This is a summary, written by members of the CITF Secretariat, of:

Nikiforuk AM, McMillan B, Bartlett SR,  Márquez AC, Pidduck T,  Kustra J,  Goldfarb DM, Barakauskas V, Sinclair G,  Patrick DM,  Sadarangani M, Ogilvie GS, Morshed M, Sekirov, Jassem AN. Performance of Immunoglobulin G Serology on Finger Prick Capillary Dried Blood Spot Samples to Measure SARS-CoV-2 Seroconversion and Humoral Immunogenicity of COVID-19 Vaccination. medRxiv. July 31 2021. doi:

The results and/or conclusions contained in the research do not necessarily reflect the views of all CITF members.

A team of Vancouver investigators, led by Dr. Agatha Jassem of the British Columbia Centre for Disease Control (BCCDC) and partially funded by the CITF, assessed SARS-CoV-2 serological testing using two methods: finger pricking (dried blood spot or DBS) and traditional venipuncture (blood draw with a needle). Their observations, in pre-print and therefore not yet peer reviewed, conclude that samples obtained with a finger prick are a valid alternative to traditional venipuncture to reliably detect SARS-CoV-2 antibodies.

Key Points:

  • Samples from two methods, finger prick capillary dried blood spot (DBS) and traditional venipuncture collection of blood from a vein, usually done by a trained personnel serum collection were obtained from 644 individuals in British Columbia, between January 2020 and May 2021.
  • Samples were tested for the presence of antibodies against several SARS-CoV-2 proteins (nucleocapsid, full spike protein, or spike protein’s Receptor Binding Domain) using Meso Scale Discovery assays.
  • Of the 644 samples tested: 593 were SARS-CoV-2 negative and 24 were SARS-CoV-2 positive using both methods. Six DBS samples tested false negative and twenty-one samples tested false positive in comparison  to the paired sera collected by  These results indicate that DBS has 80% sensitivity the ability of a test to correctly identify a positive result as positive and 96% specificity, the ability of a test to correctly identify a negative result as negative when compared to serum from venipuncture. Overall, a DBS collected sample will provide an accurate diagnosis 88% of the time.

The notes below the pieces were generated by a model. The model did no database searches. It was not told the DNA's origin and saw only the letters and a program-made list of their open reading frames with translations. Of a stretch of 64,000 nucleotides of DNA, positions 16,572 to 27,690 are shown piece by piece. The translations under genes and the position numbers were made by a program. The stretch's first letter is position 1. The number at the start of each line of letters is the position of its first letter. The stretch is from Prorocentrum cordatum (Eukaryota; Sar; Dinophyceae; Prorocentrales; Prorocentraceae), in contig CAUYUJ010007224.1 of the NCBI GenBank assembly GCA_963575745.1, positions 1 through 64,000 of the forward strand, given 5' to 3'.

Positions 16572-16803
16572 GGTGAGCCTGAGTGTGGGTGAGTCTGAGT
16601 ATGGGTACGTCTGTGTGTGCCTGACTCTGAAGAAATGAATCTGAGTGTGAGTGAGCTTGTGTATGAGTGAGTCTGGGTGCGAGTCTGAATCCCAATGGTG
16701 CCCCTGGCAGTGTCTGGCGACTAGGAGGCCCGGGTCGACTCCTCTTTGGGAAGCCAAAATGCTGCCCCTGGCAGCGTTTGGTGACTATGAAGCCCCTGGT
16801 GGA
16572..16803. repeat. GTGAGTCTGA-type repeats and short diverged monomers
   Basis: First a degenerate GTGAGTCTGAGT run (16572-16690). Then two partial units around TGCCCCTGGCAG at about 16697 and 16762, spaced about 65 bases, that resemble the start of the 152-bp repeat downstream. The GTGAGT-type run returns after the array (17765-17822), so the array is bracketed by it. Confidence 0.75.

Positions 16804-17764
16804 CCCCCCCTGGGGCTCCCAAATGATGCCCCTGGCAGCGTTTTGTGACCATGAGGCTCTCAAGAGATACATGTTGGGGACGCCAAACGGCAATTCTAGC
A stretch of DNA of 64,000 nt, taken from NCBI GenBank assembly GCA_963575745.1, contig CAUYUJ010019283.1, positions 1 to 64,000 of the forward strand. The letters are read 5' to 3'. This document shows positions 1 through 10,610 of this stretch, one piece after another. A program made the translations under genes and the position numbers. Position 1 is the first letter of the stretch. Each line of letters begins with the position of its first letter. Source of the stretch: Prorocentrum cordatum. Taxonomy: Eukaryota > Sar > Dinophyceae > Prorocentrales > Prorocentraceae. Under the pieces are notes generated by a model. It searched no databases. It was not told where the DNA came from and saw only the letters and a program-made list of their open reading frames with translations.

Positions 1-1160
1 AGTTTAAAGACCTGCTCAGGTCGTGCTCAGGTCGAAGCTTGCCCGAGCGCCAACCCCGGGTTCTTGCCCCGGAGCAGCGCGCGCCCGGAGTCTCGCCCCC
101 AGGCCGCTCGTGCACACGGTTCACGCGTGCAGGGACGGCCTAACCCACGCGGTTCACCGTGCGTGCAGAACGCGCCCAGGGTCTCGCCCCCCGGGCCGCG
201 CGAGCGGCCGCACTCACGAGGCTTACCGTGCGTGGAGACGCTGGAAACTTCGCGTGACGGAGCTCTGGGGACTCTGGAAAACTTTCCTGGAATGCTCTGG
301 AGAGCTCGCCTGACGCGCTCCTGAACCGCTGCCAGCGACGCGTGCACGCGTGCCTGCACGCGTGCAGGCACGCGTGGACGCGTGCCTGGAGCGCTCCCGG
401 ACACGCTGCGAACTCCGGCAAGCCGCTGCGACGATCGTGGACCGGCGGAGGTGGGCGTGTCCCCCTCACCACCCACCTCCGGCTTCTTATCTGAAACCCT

These results are useful because DBS sampling by finger prick eliminates the need for trained medical personnel since samples are self-collected; this is therefore a more feasible method for community collection of blood samples. In addition, collection cards are stable at ambient temperature for up to two weeks, simplifying transport. The cards can also be stored in large quantities, requiring very little space during data collection. As observed with this study, tests performed on these types of samples characteristically exhibit high specificity and lower sensitivity, in part due to the low volume of sample collected (2-3 drops) and variations in collection practices. The comparable diagnostic accuracy closeness of the measurements to the real result, positive or negative to that of traditional venipuncture serum samples in addition to simpler collection requirements and an wider population out-reach, make serological testing from finger prick DBS a viable option in our strategies to understand and combat the spread of SARS-CoV-2.